Bill would limit gag orders to 7 days

Proposed bill would limit gag orders prohibiting journalists from publishing names of those named in court cases, investigations to 7 days.

July 26, 2011 17:02
2 minute read.
The Knesset adjourning for its spring break.

Knesset session 311. (photo credit: Courtesy)

The Knesset’s Constitution, Law and Justice Committee debated on Tuesday a bill that would change the current system of gag orders.

The bill, proposed by MK Nachman Shai (Kadima), would impose a limit of seven days on court orders prohibiting the media from reporting the names of suspects in police investigations or of those named in court cases.

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Within that seven days, the court would conduct a hearing regarding the gag order, and in certain cases would be empowered to extend the order.

Currently, courts can issue unrestricted gag orders.

The courts issue approximately 300 gag orders every year, Shai said.

The Tel Aviv District Court issued such a gag order on Tuesday, preventing journalists from publishing the name or identity of the 20-year-old man convicted of murdering attorney Anat Pliner.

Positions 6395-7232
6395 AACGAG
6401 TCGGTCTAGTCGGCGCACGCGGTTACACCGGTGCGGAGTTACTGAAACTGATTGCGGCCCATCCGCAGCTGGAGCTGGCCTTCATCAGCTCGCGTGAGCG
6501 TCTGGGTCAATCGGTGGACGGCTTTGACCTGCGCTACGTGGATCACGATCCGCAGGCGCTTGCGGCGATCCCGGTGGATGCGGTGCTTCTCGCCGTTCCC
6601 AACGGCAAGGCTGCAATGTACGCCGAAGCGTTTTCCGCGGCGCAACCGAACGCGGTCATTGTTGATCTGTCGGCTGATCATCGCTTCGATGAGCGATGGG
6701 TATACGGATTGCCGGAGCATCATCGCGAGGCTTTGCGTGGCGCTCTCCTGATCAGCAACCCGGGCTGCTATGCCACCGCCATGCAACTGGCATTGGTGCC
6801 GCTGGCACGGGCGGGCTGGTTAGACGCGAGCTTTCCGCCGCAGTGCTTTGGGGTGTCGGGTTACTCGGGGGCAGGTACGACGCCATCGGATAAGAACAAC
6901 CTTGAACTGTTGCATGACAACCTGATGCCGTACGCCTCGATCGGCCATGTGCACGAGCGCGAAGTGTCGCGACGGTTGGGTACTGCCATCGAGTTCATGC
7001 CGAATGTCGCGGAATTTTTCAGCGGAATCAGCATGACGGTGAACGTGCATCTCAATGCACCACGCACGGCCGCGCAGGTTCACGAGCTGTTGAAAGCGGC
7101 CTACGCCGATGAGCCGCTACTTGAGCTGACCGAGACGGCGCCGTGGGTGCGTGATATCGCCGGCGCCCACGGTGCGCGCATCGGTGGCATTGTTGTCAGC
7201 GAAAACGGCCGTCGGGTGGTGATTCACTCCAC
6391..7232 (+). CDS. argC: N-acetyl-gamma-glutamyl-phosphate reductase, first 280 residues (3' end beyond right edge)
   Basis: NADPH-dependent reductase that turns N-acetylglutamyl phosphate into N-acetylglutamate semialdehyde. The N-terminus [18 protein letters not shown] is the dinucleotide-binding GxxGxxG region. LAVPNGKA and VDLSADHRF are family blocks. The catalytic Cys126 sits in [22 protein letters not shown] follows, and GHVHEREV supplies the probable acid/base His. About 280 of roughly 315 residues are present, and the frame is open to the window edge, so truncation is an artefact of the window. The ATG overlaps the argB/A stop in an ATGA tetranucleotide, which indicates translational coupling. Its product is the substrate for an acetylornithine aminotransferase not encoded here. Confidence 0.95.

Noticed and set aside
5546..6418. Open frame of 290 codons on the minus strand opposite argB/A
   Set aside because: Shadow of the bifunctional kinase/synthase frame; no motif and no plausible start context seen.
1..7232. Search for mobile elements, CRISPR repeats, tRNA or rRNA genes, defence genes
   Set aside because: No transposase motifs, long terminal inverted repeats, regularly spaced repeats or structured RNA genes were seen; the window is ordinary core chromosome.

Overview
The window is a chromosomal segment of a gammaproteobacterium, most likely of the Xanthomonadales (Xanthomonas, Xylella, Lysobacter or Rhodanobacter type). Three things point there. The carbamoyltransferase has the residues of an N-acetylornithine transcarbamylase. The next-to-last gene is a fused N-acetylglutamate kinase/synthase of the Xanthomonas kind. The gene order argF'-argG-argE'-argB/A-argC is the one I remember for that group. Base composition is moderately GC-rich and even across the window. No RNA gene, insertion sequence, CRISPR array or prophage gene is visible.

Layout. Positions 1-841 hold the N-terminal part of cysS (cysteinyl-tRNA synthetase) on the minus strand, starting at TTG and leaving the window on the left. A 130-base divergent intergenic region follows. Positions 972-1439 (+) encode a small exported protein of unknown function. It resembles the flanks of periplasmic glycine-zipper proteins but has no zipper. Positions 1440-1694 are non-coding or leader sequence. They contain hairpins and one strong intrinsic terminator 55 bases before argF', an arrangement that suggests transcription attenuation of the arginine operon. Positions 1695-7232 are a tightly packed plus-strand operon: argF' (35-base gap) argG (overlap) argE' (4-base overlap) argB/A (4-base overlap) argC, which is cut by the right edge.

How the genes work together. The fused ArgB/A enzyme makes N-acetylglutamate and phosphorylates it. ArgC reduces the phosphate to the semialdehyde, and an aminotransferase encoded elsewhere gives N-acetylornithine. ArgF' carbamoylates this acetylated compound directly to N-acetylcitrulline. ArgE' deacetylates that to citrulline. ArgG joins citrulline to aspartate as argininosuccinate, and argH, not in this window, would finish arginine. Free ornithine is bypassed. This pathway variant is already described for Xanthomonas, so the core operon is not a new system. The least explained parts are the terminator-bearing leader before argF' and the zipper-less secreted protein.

Shai said the court orders can be problematic.

“There is disrespect for the gag orders in the sense that the Israeli media obey the orders but anyone can find the information [about a person’s identity] in the foreign media or on the Internet,” he said.

MK Shlomo Molla (Kadima) said that gag orders should be “proportional,” in order to safeguard national security and protect the public’s right to know.

MK Zehava Gal-On (Meretz) opposed the bill, and said that it is intended to “prevent the names of public figures who are suspects from being published.”

Representatives from the media, including Channel 2’s attorney Yisgav Nicodemus, slammed the legislation, which they say will harm the public’s right to know.

Under current law, every journalist has the right to appeal against gag orders.

In the corruption trial of former prime minister Ehud Olmert in the Jerusalem District Court earlier this month, journalists in the courtroom expressed their objection to the gag order placed on publishing the names of two people who had donated to Olmert’s campaign fund.

The committee also debated draft legislation that would prohibit the publication of a suspect’s name for 48 hours after that person is informed he is under investigation.

Attorney Yifat Rave of the Ministry of Justice said that the 48-hour gag would not apply in exceptional circumstances, including if the suspect agreed to publication. A senior police officer would also be empowered to authorize the publication of a suspect’s name, in situations where that suspect posed a danger to the public.

The court could also permit the publication of a suspect’s name, if it were deemed to be in the public interest.

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